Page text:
I remember at one point in my life being so excited that I finally had Windows XP! No more boring Windows 98 grey taskbar uglying up my sweet desktop made up of bright neon colors with low-res bitmap images copy-pasted onto them! Those were the heady days of the post-2000s, when I was a teenager with a Pentium II desktop with Windows XP and Starcraft. How times have changed. Now I'm a fat old man with a faster desktop, still banging away on Windows playing similar games.
Windows 10 launched roughly three years ago in the summer of 2015. Microsoft later announced that the operating system would receive regular bi-annual feature updates. We've just witnessed the launch of one of them for 2018. The imaginatively-named April Update appeared literally on the last day of that month, though you may not have it installed yet. Since you're no doubt dying to know what the new features in this update are, let's get started.
The most significant addition is the new organizational feature named Timeline. This interface replaces the old task view brought up by Win+Tab. When Timeline is activated, you'll see a wall with a historical overview of opened browser pages and Office files, along with items opened in third-party applications, if developers add the necessary integration. Windows now remembers what you've been working on over the last hours, days, or even weeks. The operating system can also sync this data across your devices if you choose.
Think of Timeline like browser history, but for potentially everything on your computer and across all your PCs. Were you working with specific websites and Word, say for a Windows April update review on your desktop, and you're now on your laptop? Simply open Timeline and there's everything you were working on, ready to be recalled. For now, Timeline is mostly just used by Microsoft apps, as third parties need to update their applications to support it. Timeline support in Chrome is currently MIA, for example. The data sync functionality currently works only on Windows, though Microsoft announced that Timeline support is coming to Edge on iOS and to Android via the Microsoft launcher.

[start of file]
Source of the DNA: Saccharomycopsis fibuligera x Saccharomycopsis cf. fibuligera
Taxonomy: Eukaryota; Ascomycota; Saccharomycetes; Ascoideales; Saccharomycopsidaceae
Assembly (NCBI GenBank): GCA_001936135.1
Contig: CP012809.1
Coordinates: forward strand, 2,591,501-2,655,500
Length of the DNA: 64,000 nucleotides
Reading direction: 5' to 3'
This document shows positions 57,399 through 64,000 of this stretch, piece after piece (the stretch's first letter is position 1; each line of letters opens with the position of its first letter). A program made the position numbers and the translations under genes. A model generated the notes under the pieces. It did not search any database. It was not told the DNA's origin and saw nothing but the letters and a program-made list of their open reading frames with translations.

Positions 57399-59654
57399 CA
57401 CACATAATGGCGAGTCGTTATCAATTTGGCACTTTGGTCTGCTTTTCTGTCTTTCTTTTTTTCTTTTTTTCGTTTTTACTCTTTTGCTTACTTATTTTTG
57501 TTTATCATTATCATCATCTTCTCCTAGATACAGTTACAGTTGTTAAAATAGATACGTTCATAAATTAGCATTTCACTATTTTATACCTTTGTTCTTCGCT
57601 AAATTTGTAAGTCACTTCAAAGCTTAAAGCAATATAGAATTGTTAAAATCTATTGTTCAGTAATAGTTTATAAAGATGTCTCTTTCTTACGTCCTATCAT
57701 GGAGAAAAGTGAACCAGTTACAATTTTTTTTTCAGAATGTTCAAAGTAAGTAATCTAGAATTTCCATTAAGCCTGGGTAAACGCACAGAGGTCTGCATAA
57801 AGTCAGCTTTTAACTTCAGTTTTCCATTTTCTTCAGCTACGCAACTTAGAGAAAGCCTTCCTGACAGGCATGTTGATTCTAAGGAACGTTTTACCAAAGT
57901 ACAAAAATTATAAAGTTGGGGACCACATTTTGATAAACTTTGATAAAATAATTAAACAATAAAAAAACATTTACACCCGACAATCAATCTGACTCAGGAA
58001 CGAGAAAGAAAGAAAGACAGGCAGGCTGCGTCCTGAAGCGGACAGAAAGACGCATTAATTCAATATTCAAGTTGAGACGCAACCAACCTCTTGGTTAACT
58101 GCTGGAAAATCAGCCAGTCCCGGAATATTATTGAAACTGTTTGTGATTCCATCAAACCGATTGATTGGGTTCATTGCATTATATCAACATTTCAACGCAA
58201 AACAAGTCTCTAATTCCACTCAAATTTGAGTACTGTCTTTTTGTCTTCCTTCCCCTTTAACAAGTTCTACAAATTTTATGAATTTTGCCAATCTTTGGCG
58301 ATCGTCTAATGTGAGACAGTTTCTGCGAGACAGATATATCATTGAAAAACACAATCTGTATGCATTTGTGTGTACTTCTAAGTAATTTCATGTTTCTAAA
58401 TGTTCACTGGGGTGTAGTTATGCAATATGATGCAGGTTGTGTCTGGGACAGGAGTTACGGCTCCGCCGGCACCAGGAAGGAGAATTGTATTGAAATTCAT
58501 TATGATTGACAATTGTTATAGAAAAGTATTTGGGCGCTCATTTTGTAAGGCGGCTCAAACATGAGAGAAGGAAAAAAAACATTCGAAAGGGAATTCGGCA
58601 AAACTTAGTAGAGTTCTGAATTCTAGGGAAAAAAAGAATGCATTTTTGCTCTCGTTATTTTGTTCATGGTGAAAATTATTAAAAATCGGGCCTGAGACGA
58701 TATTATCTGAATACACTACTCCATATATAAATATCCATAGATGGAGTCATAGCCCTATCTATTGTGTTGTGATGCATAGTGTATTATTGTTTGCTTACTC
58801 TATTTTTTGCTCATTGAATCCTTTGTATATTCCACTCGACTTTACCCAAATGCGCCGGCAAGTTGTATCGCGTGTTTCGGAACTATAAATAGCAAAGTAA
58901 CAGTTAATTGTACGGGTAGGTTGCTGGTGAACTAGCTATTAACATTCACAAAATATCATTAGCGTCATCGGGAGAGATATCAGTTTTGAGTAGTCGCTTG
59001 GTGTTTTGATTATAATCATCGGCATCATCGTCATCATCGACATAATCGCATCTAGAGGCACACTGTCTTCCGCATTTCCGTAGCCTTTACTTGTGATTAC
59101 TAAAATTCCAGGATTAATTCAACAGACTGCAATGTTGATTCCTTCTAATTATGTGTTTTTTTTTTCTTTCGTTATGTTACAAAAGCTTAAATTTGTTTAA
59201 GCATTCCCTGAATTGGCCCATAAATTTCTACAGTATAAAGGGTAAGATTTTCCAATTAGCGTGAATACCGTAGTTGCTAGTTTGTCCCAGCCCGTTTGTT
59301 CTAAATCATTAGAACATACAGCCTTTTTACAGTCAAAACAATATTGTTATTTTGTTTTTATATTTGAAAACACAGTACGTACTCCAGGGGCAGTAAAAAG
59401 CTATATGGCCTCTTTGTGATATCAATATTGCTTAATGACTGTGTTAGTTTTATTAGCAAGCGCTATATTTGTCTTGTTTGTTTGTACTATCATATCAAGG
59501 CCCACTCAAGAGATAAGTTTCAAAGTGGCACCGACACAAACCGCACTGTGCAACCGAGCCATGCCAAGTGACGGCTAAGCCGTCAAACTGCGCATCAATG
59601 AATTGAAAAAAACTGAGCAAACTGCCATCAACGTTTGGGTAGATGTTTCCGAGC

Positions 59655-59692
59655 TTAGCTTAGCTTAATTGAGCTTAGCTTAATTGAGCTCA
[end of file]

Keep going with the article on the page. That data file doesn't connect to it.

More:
As far as I'm concerned, Timeline works and does what's advertised. If configured right, it can be quite an excellent feature, and I'm eagerly looking forward to it working on my OnePlus 5T.
Progressive Web Apps
Another major change in Windows 10 is the addition of Progressive Web App (PWA) support, part of an ongoing joint effort by Microsoft, Apple, and Google. This feature may have a larger long-run impact on the Windows 10 ecosystem than any other change in this update. Essentially, PWA support lets websites run web-based apps that appear to the user as native applications. This means web apps can install local shortcuts, notify the user without a browser being open, and behave largely as people expect from a locally-installed application.
PWAs let you go to a website, click "download app," and see a new shortcut or icon on your phone or PC, all without ever visiting an app store. Microsoft had initially required PWA apps to be listed in the store, but pulled this requirement at the Build conference. Ideally, you shouldn't need to know if the app you're running is native or web-based. There's cross-platform support for PWA applications in Windows 10, Android, and iOS.
The chicken-and-egg problem
Whether the needed developer support for PWA and Timeline appears is yet to be seen. Given that Edge currently sits at less than two million downloads on Android and the Microsoft launcher at ten million, the potential number of non-PC users for Timeline isn't that big. As a result, additional developer support might be a long time coming unless Timeline's APIs are very simple to use.
I couldn't find download numbers for Edge on iOS, but it has roughly one-sixth as many App Store reviews compared to the Play Store. That means actual installations are likely few and far between. The iTunes 17+ rating probably isn't helping, either. At Build, Microsoft pitched its Android launcher at businesses, but whether it'll be adopted remains to be seen. The fact that most of the Timeline functionality requires you to opt in also means many people will miss out on it.
For those of us who loved Windows Phone devices, PWA support could be a game changer if it plays out according to plan. Like with Timeline, that support is a big "if." Microsoft's My People, which appeared in the Fall Creators Update, is also a potentially useful feature that has had basically no developer support. For those interested in PWA technology, Twitter has a write-up on how it built the Twitter Lite PWA.